Oct. 25--Water shifting in the tank of a fire engine may have caused the wreck that killed a volunteer firefighter driving it last week, according to a report by state troopers.
Oden Ridge volunteer firefighter and former Army Sgt. Jantzen Murrell Frazier, 28, was headed south on Wilson Mountain Road in south-central Morgan County to put out a fire when the engine ran off the road and overturned Oct. 17.
The investigating trooper said in the report he believed the shift of 3,000 gallons of water in the tank was the main reason Frazier lost control as he came out of a curve eastbound. Oden Ridge Fire Chief Jeff Duffey said the truck's capacity was actually 2,500 gallons, and it was full.
The trooper also reported he did not believe Frazier was speeding. The report estimated the engine was traveling at 35 mph in a 45 mph zone.
The truck left the right side of the road, overturned and struck a shallow culvert head wall and came to rest upright, the report said.
Frazier, the only person aboard, was killed instantly.
Frazier fetched the truck from the nearby fire station after seeing a neighbor's mobile home on fire, authorities said.
A spokesman for the state Fire Marshal's Office said investigators ruled the fire accidental.
"They're leaning toward electrical," public information officer Steve Holmes said. "It seems it started in the ceiling in the laundry room near the back door. In a mobile home, there's not a whole lot of attic space, so it appears to have started in the concealed area above the ceiling. ... We've eliminated any suspicion of foul play."
Duffey said he was relieved to learn that arson is not suspected.
"That finding in no way comforts us for the loss of Jantzen Frazier, but it comforts us to know that he died fighting a legitimate fire, and we're comforted to know that no one is responsible for his death," Duffey said.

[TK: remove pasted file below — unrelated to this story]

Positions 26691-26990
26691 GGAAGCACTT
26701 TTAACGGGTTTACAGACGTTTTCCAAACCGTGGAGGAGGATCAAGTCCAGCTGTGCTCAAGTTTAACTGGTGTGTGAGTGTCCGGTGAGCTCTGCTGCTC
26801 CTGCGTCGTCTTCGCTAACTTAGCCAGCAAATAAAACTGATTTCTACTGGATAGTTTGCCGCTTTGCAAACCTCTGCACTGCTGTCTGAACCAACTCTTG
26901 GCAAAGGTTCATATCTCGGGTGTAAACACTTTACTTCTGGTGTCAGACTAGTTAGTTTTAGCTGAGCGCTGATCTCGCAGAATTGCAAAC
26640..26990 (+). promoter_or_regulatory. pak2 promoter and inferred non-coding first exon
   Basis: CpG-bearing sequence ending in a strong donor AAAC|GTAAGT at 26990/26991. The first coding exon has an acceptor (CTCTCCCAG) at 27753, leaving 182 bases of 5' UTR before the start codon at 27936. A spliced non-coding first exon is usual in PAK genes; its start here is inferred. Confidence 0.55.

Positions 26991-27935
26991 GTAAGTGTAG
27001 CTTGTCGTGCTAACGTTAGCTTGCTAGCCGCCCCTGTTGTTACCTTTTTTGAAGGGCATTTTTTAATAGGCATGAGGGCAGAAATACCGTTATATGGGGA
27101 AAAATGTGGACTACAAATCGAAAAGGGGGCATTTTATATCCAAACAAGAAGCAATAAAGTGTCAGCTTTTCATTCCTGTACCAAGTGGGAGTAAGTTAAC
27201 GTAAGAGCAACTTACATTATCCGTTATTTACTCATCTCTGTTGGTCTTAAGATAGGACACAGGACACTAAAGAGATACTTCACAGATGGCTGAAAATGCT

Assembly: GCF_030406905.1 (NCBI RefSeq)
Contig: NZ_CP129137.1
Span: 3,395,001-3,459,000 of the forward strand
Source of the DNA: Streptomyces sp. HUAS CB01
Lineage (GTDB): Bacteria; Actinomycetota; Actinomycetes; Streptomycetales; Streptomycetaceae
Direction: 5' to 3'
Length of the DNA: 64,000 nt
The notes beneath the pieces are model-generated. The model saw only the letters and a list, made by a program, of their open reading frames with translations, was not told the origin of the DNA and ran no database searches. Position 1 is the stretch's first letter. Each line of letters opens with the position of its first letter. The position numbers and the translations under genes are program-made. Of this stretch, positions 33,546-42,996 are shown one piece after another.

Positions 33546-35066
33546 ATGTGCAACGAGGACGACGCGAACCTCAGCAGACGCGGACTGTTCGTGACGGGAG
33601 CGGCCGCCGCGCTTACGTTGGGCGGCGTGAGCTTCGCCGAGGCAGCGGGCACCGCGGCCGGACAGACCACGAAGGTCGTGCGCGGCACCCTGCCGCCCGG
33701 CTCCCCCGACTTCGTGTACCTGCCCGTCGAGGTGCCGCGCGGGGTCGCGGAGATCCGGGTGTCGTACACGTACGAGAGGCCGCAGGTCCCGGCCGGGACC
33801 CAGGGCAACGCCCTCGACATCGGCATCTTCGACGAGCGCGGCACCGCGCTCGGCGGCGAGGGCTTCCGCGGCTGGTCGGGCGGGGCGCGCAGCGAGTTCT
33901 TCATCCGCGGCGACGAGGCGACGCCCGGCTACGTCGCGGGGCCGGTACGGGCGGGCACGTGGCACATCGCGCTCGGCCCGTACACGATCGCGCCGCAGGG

Duffey said rollovers caused by water shifts are uncommon in modern trucks, and Engine 2, totaled in the crash, was made in 2009.
"That's typically an older truck, a homemade truck -- converted fuel trucks or milk trucks that may not have been baffled as well as they should have been," he said of trucks that roll over.
"(Engine 2) is baffled and cross-baffled in such a way that I've never felt the water move if it was full. ... That truck was safe as they come."
Duffey said after filling, a small space remains at the top of the tank.
"It's inches, so the water really has very little space to move in as long as the truck is kept full, which we do, because a half-empty fire truck is not much good when those tones go off," he said.
An article in this month's Fire Chief Magazine focusing on prevention of fire truck rollovers said National Fire Protection Association statistics show a significant proportion of firefighter injuries and deaths take place while responding to or returning from an emergency -- accounting for about 16 percent in 2011 -- and that a "notable proportion of fire-apparatus incidents involved vehicle rollover."
Some fire apparatus manufacturers use tilt tables to test firetrucks for weight and balance standards set by the NFPA, according to the article.
Decatur Fire and Rescue Lt. Trent Putman said manufacturers test trucks before selling them and provide documentation to the buyers.
While rollovers remain an issue, especially with top-heavy trucks such as tankers and ladder trucks, "That's not happening as often due to people buying more current trucks, trucks that were built for fire service duty," Putman said.
Putman said a gallon of water weighs more than eight pounds.
"Just the weight of the water alone is tremendous," he said. "All of them are made to carry that amount of weight, but it's still a lot of weight."
Frazier, a medically retired recipient of five Purple Hearts, a husband and father of four, was buried with military and firefighter honors Wednesday at Johnson Chapel Cemetery in Danville after his funeral service at First United Methodist Church in Hartselle.